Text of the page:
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MEMPHIS, Tenn. — One local lawyer has made history by becoming the first black female president of the Memphis Bar Association.

Memphis is a city with so much history and people living here today continue to make their mark.

A native Memphian, Tannera Gibson, is making history in the courtroom. She’s an attorney at Burch, Porter & Johnson, a law firm in Memphis, leading personal injury, healthcare liability, and medical malpractice cases.

“I had people I was tasked with serving call me colored. I’ve had them call me little black girl. I’ve had them call me all kinds of things,” Tannera said.

Taking steps forward in her career, Tannera has had quite the experience. As a minority in law, her story resonates with many others envisioning themselves in positions like hers.

“I don’t want to say it’s an elephant in the room, but it’s definitely something a lot of us have been conscious of,” Tannera said.

Aside from making a name for herself in the courtroom, Tannera is shattering glass ceilings as a black female lawyer in Memphis. Last month, Tannera became the newest president of the Memphis Bar Association.

“No one who looks like me has ever held this position in the MBA’s 147-year history,” Tannera said.

She’s the first black woman to hold the position, and follows behind the first Asian American president, two individuals who rarely saw themselves in positions of power.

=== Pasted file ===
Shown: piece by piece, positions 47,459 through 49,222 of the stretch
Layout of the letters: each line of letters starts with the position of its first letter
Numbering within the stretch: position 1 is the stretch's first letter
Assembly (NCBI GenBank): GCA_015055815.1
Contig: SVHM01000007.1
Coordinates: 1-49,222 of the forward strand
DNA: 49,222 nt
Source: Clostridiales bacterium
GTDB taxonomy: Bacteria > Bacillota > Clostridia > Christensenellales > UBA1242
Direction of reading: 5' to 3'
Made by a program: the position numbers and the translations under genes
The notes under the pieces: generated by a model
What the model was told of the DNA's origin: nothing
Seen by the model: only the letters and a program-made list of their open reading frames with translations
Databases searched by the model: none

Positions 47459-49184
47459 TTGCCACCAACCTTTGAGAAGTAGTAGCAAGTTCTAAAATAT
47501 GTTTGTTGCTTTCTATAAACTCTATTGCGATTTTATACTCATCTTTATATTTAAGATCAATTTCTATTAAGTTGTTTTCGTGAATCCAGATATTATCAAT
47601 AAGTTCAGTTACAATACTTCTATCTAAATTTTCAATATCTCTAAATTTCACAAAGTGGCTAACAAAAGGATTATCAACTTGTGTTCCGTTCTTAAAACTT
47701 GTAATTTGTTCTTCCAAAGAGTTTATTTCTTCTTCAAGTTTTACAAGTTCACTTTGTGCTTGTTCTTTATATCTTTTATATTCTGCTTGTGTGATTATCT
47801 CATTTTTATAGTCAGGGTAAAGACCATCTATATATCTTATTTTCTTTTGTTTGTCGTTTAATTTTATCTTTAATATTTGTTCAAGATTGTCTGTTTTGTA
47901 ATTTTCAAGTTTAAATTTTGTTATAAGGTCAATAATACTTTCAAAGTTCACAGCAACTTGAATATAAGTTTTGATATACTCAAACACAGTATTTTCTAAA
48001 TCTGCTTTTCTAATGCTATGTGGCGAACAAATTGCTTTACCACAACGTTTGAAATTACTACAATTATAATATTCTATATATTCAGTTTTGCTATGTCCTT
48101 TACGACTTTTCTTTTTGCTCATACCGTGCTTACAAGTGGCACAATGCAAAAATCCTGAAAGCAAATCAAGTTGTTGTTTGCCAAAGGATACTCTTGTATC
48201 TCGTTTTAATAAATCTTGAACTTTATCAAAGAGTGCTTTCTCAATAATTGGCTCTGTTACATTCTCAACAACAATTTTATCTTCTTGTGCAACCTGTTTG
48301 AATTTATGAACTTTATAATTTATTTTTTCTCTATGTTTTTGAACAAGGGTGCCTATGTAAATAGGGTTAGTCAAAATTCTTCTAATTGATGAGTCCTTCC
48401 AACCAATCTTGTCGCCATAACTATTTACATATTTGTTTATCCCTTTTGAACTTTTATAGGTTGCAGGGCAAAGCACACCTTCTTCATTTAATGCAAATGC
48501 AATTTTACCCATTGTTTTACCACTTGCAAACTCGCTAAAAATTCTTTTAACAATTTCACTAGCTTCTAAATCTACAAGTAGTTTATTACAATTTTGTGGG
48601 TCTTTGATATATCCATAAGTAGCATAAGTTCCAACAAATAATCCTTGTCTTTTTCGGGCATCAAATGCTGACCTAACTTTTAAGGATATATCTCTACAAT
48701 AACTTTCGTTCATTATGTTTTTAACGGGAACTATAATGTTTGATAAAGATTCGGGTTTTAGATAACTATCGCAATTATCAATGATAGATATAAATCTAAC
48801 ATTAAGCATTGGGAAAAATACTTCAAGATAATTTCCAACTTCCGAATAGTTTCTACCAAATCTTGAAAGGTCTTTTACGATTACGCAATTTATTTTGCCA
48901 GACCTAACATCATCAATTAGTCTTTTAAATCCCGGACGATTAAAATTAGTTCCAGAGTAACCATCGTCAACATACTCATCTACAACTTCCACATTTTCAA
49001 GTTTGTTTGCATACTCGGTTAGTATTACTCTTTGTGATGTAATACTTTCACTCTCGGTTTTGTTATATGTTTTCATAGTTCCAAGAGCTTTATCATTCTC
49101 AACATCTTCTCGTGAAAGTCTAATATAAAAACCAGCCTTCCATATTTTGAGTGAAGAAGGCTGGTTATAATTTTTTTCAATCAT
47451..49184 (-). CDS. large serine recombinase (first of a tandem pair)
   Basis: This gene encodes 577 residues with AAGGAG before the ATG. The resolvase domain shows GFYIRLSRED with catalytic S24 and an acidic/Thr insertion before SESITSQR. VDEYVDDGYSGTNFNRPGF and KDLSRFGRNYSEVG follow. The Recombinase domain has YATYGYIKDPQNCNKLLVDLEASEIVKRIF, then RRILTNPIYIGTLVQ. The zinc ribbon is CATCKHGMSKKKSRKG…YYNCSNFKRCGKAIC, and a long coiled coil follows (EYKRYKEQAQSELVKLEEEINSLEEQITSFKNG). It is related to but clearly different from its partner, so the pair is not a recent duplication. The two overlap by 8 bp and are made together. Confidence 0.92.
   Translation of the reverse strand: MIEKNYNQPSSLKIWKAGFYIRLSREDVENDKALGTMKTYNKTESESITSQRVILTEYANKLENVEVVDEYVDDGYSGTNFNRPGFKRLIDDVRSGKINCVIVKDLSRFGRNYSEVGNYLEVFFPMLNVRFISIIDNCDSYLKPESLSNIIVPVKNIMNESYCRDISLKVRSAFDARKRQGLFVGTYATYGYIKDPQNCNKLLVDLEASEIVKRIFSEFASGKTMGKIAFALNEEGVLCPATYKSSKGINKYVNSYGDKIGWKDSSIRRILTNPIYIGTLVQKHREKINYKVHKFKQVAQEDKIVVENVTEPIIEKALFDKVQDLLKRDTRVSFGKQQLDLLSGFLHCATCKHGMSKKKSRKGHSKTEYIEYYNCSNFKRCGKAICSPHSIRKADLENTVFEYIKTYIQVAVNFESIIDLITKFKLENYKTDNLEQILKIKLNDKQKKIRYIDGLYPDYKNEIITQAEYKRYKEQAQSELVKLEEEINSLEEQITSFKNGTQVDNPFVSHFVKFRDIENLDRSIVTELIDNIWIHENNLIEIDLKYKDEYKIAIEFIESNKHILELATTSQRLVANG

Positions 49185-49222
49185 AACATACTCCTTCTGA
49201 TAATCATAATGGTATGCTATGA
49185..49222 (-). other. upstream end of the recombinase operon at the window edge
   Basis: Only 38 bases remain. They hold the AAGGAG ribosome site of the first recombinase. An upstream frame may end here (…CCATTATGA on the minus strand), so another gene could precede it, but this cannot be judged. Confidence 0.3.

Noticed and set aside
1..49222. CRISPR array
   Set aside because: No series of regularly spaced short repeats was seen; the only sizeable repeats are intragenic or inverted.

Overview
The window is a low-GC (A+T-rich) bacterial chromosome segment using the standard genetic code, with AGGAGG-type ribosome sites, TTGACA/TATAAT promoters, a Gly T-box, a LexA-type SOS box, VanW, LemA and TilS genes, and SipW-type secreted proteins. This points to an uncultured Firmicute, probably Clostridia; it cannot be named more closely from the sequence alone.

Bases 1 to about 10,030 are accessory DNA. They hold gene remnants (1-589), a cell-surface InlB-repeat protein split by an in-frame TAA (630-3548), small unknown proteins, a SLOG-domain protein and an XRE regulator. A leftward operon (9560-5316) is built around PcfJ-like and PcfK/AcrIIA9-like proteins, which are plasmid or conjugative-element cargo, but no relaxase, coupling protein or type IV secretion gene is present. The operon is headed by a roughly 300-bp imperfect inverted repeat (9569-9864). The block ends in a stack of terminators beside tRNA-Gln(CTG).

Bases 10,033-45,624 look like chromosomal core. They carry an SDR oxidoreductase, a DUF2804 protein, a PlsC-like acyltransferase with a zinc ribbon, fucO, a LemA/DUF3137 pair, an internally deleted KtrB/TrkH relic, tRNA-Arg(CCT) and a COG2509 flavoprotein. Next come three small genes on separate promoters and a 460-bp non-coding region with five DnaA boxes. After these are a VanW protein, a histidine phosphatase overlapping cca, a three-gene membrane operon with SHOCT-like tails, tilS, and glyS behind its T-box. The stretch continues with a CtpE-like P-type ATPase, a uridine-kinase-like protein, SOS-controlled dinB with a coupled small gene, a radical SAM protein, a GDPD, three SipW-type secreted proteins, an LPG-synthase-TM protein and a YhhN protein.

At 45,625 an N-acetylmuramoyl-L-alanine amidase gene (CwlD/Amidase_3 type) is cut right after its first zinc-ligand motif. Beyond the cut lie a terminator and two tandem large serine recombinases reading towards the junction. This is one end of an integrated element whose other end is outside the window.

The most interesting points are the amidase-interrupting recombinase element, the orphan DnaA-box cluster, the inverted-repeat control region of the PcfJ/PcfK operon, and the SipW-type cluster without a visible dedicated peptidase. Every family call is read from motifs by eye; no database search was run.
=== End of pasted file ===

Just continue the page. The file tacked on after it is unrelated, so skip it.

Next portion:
To show how much this accomplishment really means, Tannera’s news as president went viral on Twitter and Facebook.

“It’s frustrating to me that there are still so many firsts, but I’m very grateful that I’m in this place because I want other lawyers who look like me to believe that this is a place for them, that there is a place for them,” Tannera said.

These moments are honorable, especially knowing the history of the firm she serves.

A man named Lucius Burch helped lead the Burch, Porter & Johnson law firm in the 1940’s. He was known nationally, not only as a lawyer, but a Civil Rights Activist who was an attorney for Dr. Martin Luther King Jr. in 1968.  

He wrote a letter in 1963 to the Memphis Bar Association, saying it needed black members.

“He actually referred to black people as negros in the letter with a capital “n” and that was very sobering for me,” Tannera said, “I was trying to think of the significance of me being the first black female president, like why it matters and that’s what it is. You know, inclusivity looks all kinds of ways now.”

Fifty-eight years later, Tannera became the law firm’s wildest dream, making her own dream and helping others come true one step at a time.